To get ahead of this issue, the fire service and law enforcement should cross train and exercise together. Firefighters should receive some tactical knowledge from their law enforcement partners while law enforcement should be apprised of basic firefighting tactics. Even a basic shared awareness level knowledge could be valuable during a multipronged attack employing fire. Law enforcement agencies should preidentify members who are volunteer firefighters, and volunteer fire agencies should be aware of members who serve in law enforcement. While the use of fire as an attack strategy may be simple for our adversaries, combating it will be vexing and difficult for first responders. Acknowledging the potential threat from weaponized fire is the first step. Planning, training, and exercising together will be crucial as our adversaries continue to look for simple, effective strategies to create terror.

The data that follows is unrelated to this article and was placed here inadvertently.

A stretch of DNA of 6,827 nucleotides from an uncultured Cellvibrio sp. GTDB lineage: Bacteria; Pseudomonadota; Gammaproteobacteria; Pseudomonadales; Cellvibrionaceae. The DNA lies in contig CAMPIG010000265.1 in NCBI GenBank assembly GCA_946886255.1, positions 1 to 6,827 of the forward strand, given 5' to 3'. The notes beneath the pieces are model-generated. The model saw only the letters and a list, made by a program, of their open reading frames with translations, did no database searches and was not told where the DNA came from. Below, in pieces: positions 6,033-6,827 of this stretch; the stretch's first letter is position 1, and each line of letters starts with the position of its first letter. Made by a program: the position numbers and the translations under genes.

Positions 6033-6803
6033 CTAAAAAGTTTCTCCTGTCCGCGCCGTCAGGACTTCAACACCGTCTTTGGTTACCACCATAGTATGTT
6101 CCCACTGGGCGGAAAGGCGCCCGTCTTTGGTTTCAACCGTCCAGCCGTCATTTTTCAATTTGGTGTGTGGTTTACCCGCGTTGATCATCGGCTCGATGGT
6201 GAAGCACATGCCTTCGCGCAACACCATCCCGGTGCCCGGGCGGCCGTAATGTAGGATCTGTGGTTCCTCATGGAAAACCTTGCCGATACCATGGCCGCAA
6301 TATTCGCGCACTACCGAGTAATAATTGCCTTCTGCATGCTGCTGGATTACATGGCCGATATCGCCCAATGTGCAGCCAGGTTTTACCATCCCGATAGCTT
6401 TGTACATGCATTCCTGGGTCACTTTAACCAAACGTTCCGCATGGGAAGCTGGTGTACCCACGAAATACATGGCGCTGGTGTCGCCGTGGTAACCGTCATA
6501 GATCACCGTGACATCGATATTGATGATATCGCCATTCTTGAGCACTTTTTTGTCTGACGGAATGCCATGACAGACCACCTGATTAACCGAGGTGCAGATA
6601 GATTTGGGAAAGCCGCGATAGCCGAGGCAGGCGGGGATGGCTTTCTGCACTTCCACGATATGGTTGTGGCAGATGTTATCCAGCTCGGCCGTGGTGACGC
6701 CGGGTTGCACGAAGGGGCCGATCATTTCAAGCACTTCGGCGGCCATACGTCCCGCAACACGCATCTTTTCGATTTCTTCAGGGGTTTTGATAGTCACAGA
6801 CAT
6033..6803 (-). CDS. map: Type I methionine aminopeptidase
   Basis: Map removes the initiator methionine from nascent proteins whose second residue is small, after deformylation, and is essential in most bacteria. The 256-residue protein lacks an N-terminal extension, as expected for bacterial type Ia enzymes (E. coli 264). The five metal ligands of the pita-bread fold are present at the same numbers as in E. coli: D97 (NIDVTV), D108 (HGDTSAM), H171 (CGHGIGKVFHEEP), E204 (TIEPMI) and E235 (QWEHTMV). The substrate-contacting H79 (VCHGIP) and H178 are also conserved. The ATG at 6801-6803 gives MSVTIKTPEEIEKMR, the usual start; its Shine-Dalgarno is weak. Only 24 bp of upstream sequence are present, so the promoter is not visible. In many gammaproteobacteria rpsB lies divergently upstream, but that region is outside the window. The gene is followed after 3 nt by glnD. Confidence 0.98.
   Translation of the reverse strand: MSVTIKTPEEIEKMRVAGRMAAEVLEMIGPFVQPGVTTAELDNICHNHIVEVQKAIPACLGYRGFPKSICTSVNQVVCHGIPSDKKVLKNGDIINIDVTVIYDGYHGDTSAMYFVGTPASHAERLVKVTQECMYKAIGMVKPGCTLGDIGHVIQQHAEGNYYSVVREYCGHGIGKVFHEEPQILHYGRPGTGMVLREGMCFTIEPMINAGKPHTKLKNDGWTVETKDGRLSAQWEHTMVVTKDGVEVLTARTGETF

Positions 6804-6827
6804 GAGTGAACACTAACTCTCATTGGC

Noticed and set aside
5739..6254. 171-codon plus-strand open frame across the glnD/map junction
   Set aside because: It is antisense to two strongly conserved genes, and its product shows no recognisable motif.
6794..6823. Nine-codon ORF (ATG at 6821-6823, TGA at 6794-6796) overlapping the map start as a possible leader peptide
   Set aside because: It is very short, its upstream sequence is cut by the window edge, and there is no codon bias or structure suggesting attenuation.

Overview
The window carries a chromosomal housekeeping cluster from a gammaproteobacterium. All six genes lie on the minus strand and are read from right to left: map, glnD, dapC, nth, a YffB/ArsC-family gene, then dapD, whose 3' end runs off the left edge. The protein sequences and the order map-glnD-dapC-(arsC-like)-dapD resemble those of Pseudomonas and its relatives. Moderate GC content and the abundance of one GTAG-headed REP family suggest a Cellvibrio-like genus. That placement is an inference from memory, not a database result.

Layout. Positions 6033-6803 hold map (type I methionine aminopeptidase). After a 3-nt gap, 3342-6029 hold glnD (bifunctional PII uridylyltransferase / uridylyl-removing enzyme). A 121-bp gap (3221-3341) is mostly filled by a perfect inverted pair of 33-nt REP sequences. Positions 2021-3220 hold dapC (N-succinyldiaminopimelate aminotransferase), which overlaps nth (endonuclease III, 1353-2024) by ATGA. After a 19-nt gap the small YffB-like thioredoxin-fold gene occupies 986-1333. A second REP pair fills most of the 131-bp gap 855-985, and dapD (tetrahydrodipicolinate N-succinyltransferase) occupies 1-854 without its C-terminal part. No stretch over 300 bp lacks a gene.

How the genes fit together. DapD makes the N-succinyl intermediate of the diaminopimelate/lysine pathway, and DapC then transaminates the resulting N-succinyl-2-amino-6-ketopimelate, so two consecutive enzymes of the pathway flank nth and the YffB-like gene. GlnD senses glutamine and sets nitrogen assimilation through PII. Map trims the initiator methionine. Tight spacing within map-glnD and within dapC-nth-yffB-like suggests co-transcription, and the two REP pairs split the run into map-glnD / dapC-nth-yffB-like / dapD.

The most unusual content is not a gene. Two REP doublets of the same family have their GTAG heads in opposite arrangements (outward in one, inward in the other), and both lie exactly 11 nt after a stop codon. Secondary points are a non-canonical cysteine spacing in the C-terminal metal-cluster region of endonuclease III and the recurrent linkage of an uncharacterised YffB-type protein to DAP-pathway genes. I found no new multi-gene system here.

Stuart K. Cameron is a 32-year veteran of the Suffolk County (NY) Police Department, currently serving as the chief of department. He has a master’s degree in criminal justice from SUNY Albany and attended the 208th session of the FBI National Academy.